It was dark, so I could only assume that Dexxin Zan was shooting me a killer glare. Just in case his night vision was better than mine, I smiled. Maybe he did see that; I heard his cloak ruffle slightly as though he had shrugged.
‘The plan is simple. Follow me closely; stay absolutely silent. Don’t think, don’t act…’
‘Okay. What are you doing?’
‘I need to get some files off a computer that’s near the guard tower further up from here. Again, shut up, don’t move, don’t even… breathe.’
He pushed past me and I could hear him moving away down the stairs, but apart from a blurred shadow, I couldn’t work out where the steps were. Luck guided my foot the first time, but I tripped on the second and flew past Dexxin – finally a flash of light through a slit in the wall let me see his face. Horrified. And I slammed into the wall all by myself.
‘Are you a Greenfields spy?!’ he hissed at me, grabbing my hair and pulling me up onto my feet.
‘N-no! I can’t see anything in here!’
The grip loosened. ‘Ah… I forgot.’
He didn’t answer. I don’t know why not, I mean, it was simple; that visor he had on helped his night vision. What I thought was just coloured plastic turned out to be some high-tech gizmo of his which... I have no idea how it works. Basically, you look around while wearing them, and you can see the greenish shadows and outlines of things around you. I tried them on when he wasn't looking once.
‘Well, anyway,’ I muttered, smiling sheepishly, ‘I can’t promise I won’t fall again, are you sure you don’t have a glow rod or a torch?’
‘Didn’t bring one… Never give the opponent something they could benefit from…’ he told me. That was his life philosophy, I suppose. You might have to work harder and suffer for it, but never give even an inch of help to your enemy. I really hoped at that moment that he was referring to the Greenfields guards and not to me.
‘Then… what do I do, Dexxin? I can’t-’
‘Gimme your hand.’
I didn’t have to move. Dexxin grabbed my wrist and charged off down the stairs. I was practically flying so there wasn’t any need to worry about seeing the steps now.
And eventually he let go, though the bruising would take a week to settle.
‘We’re here…’ he whispered, pulling a door open just a fraction and peering through the gap with one eye. After a moment, he yanked my tunic and pulled my face to the gap as well. ‘Have a look. What do you see?’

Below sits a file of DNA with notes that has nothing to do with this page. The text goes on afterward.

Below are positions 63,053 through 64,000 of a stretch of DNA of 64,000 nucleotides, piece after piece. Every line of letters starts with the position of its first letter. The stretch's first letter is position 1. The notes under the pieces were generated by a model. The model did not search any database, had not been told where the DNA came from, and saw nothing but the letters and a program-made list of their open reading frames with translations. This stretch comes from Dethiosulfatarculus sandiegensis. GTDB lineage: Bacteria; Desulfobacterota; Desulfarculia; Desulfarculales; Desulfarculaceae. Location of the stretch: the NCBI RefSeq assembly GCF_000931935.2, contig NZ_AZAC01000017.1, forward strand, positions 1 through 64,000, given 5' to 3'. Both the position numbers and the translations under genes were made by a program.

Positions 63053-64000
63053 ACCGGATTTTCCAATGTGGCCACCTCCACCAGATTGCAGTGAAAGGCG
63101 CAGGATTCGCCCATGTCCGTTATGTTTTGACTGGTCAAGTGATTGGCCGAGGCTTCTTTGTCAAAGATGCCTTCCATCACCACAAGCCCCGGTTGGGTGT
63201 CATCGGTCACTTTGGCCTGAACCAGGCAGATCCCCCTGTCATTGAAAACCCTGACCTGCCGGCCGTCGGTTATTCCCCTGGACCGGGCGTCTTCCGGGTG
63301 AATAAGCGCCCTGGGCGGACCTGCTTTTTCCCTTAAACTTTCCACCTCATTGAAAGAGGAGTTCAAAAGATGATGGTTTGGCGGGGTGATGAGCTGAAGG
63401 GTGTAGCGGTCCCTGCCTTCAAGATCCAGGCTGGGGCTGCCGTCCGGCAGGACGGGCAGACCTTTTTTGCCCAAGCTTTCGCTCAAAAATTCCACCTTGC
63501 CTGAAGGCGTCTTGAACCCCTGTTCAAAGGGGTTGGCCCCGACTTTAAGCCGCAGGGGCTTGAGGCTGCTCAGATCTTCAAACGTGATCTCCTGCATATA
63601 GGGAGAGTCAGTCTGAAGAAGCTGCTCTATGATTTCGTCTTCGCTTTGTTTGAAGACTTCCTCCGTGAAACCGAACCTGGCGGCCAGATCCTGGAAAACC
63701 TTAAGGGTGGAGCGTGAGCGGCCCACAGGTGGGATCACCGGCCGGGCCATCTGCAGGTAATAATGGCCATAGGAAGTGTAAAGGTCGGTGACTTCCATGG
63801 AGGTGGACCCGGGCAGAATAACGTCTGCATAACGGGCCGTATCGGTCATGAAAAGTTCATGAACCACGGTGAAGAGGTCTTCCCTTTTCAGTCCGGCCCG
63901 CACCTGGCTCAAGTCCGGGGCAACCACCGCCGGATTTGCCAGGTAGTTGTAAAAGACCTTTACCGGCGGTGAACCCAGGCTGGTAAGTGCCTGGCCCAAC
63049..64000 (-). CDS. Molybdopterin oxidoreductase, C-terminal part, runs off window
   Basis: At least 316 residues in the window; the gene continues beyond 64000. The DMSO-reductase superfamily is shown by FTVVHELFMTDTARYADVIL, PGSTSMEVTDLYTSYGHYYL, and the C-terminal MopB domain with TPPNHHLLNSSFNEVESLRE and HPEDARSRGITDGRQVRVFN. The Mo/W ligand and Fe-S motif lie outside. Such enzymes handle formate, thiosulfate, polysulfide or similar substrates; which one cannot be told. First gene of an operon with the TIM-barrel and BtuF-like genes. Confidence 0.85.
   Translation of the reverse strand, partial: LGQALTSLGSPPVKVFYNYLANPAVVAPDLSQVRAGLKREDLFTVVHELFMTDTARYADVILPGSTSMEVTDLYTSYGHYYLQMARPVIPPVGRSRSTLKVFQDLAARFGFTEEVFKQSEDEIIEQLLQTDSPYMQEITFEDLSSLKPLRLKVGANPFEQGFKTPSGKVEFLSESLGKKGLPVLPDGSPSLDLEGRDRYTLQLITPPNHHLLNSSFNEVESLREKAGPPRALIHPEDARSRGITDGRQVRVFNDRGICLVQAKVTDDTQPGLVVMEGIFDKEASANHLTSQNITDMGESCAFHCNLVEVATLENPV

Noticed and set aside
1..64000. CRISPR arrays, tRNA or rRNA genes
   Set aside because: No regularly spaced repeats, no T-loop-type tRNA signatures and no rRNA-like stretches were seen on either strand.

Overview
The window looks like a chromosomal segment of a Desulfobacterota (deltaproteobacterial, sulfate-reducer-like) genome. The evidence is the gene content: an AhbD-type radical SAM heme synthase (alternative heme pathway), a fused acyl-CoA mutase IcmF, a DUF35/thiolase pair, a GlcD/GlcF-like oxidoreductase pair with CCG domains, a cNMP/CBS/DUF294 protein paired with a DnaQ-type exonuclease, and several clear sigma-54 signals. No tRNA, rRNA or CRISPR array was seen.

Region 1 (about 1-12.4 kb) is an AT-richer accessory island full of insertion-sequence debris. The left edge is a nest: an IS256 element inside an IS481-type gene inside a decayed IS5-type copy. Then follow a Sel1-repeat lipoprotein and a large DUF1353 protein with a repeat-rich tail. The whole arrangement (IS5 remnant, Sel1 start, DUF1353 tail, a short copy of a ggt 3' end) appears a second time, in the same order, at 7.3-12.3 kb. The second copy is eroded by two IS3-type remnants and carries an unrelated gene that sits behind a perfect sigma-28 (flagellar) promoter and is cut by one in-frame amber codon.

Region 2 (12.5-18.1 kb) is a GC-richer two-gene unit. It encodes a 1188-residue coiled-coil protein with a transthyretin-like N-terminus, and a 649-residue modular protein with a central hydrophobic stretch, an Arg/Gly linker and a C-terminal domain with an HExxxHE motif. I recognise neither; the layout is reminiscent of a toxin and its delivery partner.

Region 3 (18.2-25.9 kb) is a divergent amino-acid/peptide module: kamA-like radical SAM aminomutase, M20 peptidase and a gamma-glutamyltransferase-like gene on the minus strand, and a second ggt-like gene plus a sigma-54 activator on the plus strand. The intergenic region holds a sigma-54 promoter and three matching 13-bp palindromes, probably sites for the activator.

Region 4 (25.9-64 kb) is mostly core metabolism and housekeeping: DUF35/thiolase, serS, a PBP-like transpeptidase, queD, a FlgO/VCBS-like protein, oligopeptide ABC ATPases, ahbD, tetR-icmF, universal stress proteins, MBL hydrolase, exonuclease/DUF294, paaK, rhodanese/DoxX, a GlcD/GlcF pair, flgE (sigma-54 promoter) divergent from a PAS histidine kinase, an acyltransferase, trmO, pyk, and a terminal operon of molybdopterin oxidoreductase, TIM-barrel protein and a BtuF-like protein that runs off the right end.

‘Uh… a control room… I suppose? I’m not sure… oh, look a window. Oh my-!’ Dexxin clamped his hand over my mouth and pulled me away from the door.
I pried his fingers off my face. ‘I said, “sorry”.’
‘Ah. Did you see any guards?’
‘Good, it’s still their break,’ Dexxin opened the door and went inside, but when I tried to follow, he shoved me back into the dark stairwell. ‘Stay here. Sit there, and don’t move.’
Obediently, I sat down on the ground. But then my mind began to wonder. The floor was dusty, and a little gravelly. I wonder if that was actual dirt, like potting mix. How on earth my thoughts ended up on my which of the two available types of toilet paper I prefer, I have no idea. What a choice. Choice… I glanced at the door again. That window. I had glimpsed the impossible; the outside world.
I saw a bit of sky.
It seemed ridiculously pointless. To be so close to a window and glimpse only the sky? We occasionally saw that, when the opaque roof turns clear for a couple of hours each day. Ugh, how frustrating. And how long would this take? My bottom was starting to ache and I tried to shift into a more comfortable position, but that window…
One peek wouldn’t hurt, right?
I stood, dusted off my tunic, and grabbed the door handle. Dexxin wouldn’t yell at me, would he? Maybe he needs my help? I thought to myself, justifying what I was about to do. He’s taking an awful long time, after all. Right, of course. I’ll go in to help him. I pushed the door open and looked around the guard tower. It was packed with computer screens and maps of the area, and the window I had glimpsed had only been a side window. To my left was an even bigger one, which framed the entirety of the world. Stunned, I ran to the window, and stared outside. The dusty land stretched out for what seemed to be several hundred metres, perhaps even more, until it mixed into trees – but so many trees! And they were wild and unkempt, some of them even looked like they had fallen over and nobody had cleared the dead ones away or fixed the broken branches. Our trees certainly look far prettier than those dishevelled monsters, I figured, but on the other hand… we never have had that many in one area. How amazing…
‘Eh-’ I heard the sound behind me and turned to grin at Dexxin. ‘Look! That’s the world, out there!’
Dexxin’s eyes went wild as we heard the voices through the main door, next to the one we had used to get into the guard tower.